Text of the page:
53 – How I spent my night in a police station with no electricity and two crazies in a cell
Mon 18th Jan, Police Station, Afambo village
Early morning found us taking a minibus to Semera (2.5 birr) and finally getting the permit done up (100 birr each). With this valuable prize in hand, we returned back to Logiya (Semera was still awfully desolate despite it being a working day) to catch a minibus to Asaita, which is the base to start from when one wants to visit the lakes. The minibus ride was 25 birr (18 for passenger, 7 for my bag).
Reached Asaita at around lunch and asked our way to the police station. There was difficulty here in getting anyone to understand what we wanted, but we eventually managed to get the point across that we needed a guide, as per required by regulation. However, we decided to start from Afambo, a settlement marked on our map as being much nearer to the lakes than Asaita was. We asked around in town and there was a local small bus shuttling between Asaita and Afambo. This would cut down a lot of walking time. The plan was good, since we could also pick up our guide and camel to carry our stuff over there. The bus leaves at 3pm, so we had a couple of hours to spare.
Asaita is a surprisingly bustling little town, with a central square where the minibuses leave from. We had lunch at the Basha Hotel restaurant, (pasta, yum), and the rear of the hotel overlooked the lush greenery of the Awash river. Make no mistake, it was still terrifyingly hot out here, but here along the Awash, a sliver of green trees and shrubs, coupled together with a score of birdlife, stood out against the background of the Afar desert. A reminder that we were still on the lower borders of the Danakil region.
While waiting at the main square after lunch, a local Afar guy offered to beat Chris up. He thanked him but refused. We boarded the bus (6 birr) at the square, before it made a detour to the residential Asaita area where the bus filled up (residential: don’t think big apartment buildings, rather think haphazard maze of straw and wooden shacks. As usual, out here, no one really bothers about overcrowding (what? Your minibus seats only 12? No problem, we can squeeze in 20 people). The Afar locals seated all around us in the bus, with the sharp daggers and sharper teeth. It was quite the spectacle. Then there was the cutest little girl of about 8, with really sharp teeth that she was self-conscious about and tried to hide.
We reached Afambo, around 20 km away from Asaita along a gravel road. I think the village was actually called Hawsa, located in the Afambo district, but i couldn’t confirm it, since out here, barely anyone speaks English. We just refered to the whole place as Afambo. We got off and asked for the police station. A man seated together with a group by the roadside came over. He, in his sarong, introduced himself as the police chief. Okayyyy. It was all wooden shacks in this village, and a couple of dilapidated important looking stone buildings at the back of the village, a full 100m away. We headed towards one of these, the police station. It looked more like an abandoned single storeyed mansion more than a police station, notwithstanding its faded pink exterior facade.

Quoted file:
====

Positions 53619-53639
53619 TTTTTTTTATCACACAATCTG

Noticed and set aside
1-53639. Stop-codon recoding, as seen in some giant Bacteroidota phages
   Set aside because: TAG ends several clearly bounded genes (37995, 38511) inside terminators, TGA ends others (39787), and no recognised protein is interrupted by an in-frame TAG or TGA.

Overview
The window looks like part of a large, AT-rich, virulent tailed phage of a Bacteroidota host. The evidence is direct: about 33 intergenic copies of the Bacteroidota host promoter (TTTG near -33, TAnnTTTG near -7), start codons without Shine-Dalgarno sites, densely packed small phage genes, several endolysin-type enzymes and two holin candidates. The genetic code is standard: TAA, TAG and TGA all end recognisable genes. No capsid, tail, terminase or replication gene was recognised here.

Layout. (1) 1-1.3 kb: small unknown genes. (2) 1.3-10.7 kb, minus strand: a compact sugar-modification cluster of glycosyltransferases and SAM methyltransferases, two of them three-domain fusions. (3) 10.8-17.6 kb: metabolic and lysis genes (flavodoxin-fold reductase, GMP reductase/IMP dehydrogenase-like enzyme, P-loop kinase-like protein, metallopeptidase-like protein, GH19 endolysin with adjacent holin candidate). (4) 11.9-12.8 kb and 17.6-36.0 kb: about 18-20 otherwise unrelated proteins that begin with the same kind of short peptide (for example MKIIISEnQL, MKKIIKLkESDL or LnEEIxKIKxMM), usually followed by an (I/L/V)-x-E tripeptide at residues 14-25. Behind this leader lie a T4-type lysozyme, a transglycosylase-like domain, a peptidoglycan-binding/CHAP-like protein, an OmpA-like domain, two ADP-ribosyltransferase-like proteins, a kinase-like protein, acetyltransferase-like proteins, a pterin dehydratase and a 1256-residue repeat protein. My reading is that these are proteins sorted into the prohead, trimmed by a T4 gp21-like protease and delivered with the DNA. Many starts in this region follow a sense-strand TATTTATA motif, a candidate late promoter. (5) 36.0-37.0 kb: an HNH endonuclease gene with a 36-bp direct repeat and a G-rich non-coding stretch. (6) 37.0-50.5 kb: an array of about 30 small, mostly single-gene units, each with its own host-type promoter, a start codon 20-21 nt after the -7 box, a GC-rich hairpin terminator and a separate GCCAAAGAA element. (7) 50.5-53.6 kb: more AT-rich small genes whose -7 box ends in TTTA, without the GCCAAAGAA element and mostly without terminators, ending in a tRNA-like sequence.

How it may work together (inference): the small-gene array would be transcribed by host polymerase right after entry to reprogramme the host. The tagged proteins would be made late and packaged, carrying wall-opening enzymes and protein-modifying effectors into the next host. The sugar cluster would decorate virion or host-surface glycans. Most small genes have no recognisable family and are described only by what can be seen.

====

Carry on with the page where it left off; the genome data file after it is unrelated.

Surrounded by more sarong wearing policemen, we showed them our permit. “No problem, no problem” which seemed to be the only English they spoke. We would have to stay overnight in the village, before waking up the next morning, where our security detail would act as our guide as we make our way towards the lakes, namely, Lake Afambo, Lake Boha, Lake Gamarri and Lake Abbe. This would take some days, but as we discussed with each other, basing ourselves at Afambo meant we needed to only take day trips out, thus avoiding the need for camel porters to carry our bags.
There was a grand total of one village shop selling neccesities in Afambo. This particular shop does not sell bottled water (wuha? No sorry, we don’t sell wuha). Neither does it sell any supplies one might need while traveling to the lakes iunder the hot sun. The other problem (“no problem, no problem” says the policemen) was that there was nowhere to spend the night…we were told to sleep in the police station itself.
And so, in the evening, we set up our sleeping bags on the dirty floor, in the one room in the police station that was not locked. This room, devoid of any other furniture, was the sleeping quarters of the local sarong-clad police force. Still, they were kind enough to share with us their humble abode. None of them were there yet when we turned in. It was dark, there was no electricity in the entire village, and it was hot in the room. So, slathering myself with mosquito repellent, i went outside within the police station grounds for a walk. And there alone, for want of a better thing to do, underneath the African starry sky, i begin to dance. Oh, and i forgot to mention, there were a couple of prisoners locked behind bars together with us in the back rooms of the police station. They shouted at us to come over, and I fled.